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A History of the Four Georges and of William IV, V

The rioters seemed to think that


one desperate gang was busy with the destruction of Newgate, other gangs, no less desperate, were busy with destructive work elsewhere. The new prison in Clerkenwell was broken open by one crowd, and its prisoners set free. Another assailed Sir John Fielding's house, and burned its furniture in the streets. A third attacked the house of Lord Mansfield in Bloomsbury Square. This last enterprise was one of the most remarkable and infamous of the bad business. Lord Mansfield and his wife had barely time to escape from the house by a back way before the mob were upon it. The now familiar scenes of savage violence followed. The doors were broken open, the {204} throng poured in, and in a comparatively short time the stately mansion was a ruin. Lord Mansfield's law library, one of the finest in the kingdom, and all the judicial manuscripts made by him during his long career, were destroyed. A small detachment of soldiers came upon the scene too late to prevent the destruction of the house or to intimidate the mob; although, according to one account, the Riot Act was read and a couple of volleys fired, with the result that several of the rioters were shot and wounded. It is curious to find that the reports of the intended purposes of the wreckers drew persons of quality and curiosity to Bloomsbury Square in their coaches as to a popular performance, and that the destruction of Lord Mansfield's house proved more attractive than the production of a new play.

justify;">[Sidenote: 1780--Public alarm in London]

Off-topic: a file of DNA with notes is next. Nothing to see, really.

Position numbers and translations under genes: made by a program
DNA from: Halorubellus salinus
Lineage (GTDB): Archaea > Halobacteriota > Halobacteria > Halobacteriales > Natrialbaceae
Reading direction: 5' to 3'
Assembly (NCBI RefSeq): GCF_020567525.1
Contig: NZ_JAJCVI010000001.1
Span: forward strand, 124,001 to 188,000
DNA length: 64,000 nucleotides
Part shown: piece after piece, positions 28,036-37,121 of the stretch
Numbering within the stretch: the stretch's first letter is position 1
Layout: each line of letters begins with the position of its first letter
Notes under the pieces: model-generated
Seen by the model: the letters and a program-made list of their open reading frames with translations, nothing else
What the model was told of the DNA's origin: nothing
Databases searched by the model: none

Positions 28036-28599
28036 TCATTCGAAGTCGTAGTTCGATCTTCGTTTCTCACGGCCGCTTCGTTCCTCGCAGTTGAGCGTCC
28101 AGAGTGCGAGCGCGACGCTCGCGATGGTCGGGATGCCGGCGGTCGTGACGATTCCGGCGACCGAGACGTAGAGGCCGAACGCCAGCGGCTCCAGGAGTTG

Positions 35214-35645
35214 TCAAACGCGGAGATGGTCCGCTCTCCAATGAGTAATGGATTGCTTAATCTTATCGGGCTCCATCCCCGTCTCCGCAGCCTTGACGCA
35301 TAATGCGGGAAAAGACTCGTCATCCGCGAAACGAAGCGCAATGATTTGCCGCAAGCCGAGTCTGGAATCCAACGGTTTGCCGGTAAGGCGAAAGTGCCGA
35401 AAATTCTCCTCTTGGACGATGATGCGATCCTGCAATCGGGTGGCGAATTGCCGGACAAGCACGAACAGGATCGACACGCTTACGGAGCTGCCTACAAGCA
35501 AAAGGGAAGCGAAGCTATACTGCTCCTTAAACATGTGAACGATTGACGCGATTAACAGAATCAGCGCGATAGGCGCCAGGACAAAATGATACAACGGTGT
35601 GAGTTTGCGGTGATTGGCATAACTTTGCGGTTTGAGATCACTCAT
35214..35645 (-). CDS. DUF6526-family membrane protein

The Wednesday was no less terrible than the Tuesday. The rioters seemed to think that, like so many Mortimers, they were now Lords of London. They sent messages to the keepers of the public prisons of the King's Bench, the Fleet, and to prominent Catholic houses, informing them of the precise time when they would be attacked and destroyed. By this time peaceable London was in a state of panic. All shops were shut. From most windows blue banners were thrust out to show the sympathy of the occupants with the agitation, and the words "No Popery" were scrawled in chalk across the doors and windows of every householder who wished to protect himself against the fanaticism of the mob. At least one enterprising individual got from Lord George Gordon his signature to a paper bidding all true friends to Protestants to do no injury to the property of any true Protestant, "as I am well assured the proprietor of this house is a stanch and worthy friend to the cause." But there were plenty of houses where neither fear nor fanaticism displayed blue banner or chalked scrawl, houses whose owners boasted no safeguard signed by Lord George Gordon, and with these the mob busied themselves. The description in the "Annual Register" is so striking that it deserves to be cited; it is probably from the pen of Edmund Burke: "As soon {205} as the day was drawing towards a close one of the most dreadful spectacles this country ever beheld was exhibited. Let those who were not spectators of it judge what the inhabitants felt when they beheld at the same time the flames ascending and rolling in clouds from the King's Bench and Fleet Prisons, from New Bridewell, from the toll-gates on Blackfriars Bridge, from houses in every quarter of the town, and particularly from the bottom and middle of Holborn, where the conflagration was horrible beyond description. . . . Six-and-thirty fires, all blazing at one time, and in different quarters of the city, were to be seen from one spot. During the whole night, men, women, and children were running up and down with such goods and effects as they wished to preserve. The tremendous roar of the authors of these terrible scenes was heard at one instant, and at the next the dreadful report of soldiers' musquets, firing in platoons and from different quarters; in short, everything served to impress the mind with ideas of universal anarchy and approaching desolation."

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